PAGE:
Facial emotion expression recognition by children at familial risk for depression: high-risk boys are oversensitive to sadness


  • Conflict of interest statement: No direct conflicts declared; see Acknowledgement for disclosure of indirect potential COI.


Background:  Offspring of depressed parents are at greatly increased risk for mood disorders. Among potential mechanisms of risk, recent studies have focused on information processing anomalies, such as attention and memory biases, in the offspring of depressed parents. In this study we examined another information processing domain, perceptual sensitivity to emotion cues in facial expressions, as a potential mechanism of risk that characterizes the offspring of depressed parents.

Methods:  The study included 64 children at familial-risk for depression and 40 low-risk peers between the ages 7 and 13(Mage = 9.51; SD = 2.27). Participants were presented with pictures of facial expressions that varied in emotional intensity from neutral to full-intensity sadness or anger (i.e., emotion recognition), or pictures of faces morphing from anger to sadness (emotion discrimination). After each picture was presented, children indicated whether the face showed a specific emotion (i.e., sadness, anger) or no emotion at all (neutral) using a forced choice paradigm. We examined group differences in the intensity of emotion that suggested greater sensitivity to specific emotions.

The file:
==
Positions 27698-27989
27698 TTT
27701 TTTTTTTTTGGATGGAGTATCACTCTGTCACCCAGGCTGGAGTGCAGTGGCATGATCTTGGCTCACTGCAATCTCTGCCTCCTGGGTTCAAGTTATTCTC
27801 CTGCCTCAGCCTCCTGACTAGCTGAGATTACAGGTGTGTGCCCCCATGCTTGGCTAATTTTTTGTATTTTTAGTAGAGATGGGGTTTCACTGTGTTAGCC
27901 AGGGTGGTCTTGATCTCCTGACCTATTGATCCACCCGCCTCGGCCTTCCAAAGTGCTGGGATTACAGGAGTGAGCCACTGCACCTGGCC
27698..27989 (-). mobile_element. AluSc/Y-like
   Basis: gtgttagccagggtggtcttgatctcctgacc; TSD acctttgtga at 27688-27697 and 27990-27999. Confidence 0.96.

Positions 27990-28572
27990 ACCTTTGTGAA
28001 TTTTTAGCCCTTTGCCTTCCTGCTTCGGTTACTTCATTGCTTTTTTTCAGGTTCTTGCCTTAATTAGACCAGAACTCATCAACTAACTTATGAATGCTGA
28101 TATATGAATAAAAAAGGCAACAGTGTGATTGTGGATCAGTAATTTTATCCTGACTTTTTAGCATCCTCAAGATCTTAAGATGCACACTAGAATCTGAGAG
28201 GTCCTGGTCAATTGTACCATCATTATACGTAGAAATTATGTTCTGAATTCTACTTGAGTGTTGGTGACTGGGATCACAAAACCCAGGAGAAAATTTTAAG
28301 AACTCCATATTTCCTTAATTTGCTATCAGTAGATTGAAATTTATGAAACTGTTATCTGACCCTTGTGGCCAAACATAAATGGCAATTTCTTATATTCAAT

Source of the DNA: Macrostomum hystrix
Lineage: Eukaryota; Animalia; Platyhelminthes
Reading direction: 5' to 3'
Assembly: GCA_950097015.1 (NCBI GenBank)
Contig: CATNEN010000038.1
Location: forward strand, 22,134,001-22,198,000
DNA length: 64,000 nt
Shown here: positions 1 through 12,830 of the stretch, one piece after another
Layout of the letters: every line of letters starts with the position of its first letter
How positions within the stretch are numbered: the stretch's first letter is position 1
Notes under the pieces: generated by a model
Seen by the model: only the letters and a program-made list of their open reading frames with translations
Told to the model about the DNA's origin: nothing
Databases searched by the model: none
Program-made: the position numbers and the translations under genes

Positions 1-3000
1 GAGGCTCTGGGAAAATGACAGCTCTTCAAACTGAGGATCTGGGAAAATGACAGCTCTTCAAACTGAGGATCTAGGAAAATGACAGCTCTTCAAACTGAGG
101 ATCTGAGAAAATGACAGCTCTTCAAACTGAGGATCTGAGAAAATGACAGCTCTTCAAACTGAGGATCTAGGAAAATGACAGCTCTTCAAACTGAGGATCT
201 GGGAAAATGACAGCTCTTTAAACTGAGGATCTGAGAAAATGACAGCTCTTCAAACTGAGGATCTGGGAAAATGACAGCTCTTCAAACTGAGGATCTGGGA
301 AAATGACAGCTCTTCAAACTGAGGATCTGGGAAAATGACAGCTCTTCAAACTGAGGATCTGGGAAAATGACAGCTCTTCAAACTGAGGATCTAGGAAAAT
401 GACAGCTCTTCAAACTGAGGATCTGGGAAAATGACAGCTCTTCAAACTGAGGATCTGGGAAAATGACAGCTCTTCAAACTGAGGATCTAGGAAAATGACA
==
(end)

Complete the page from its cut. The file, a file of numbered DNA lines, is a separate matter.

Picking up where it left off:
Results:  In the emotion recognition task, boys (but not girls) at familial-risk for depression identified sadness at significantly lower levels of emotional intensity than did their low-risk peers. The high and low-risk groups did not differ with regard to identification of anger. In the emotion discrimination task, both groups displayed over-identification of sadness in ambiguous mixed faces but high-risk youth were less likely to show this labeling bias than their peers.

Conclusion:  Our findings are consistent with the hypothesis that enhanced perceptual sensitivity to subtle traces of sadness in facial expressions may be a potential mechanism of risk among boys at familial-risk for depression. This enhanced perceptual sensitivity does not appear to be due to biases in the labeling of ambiguous faces.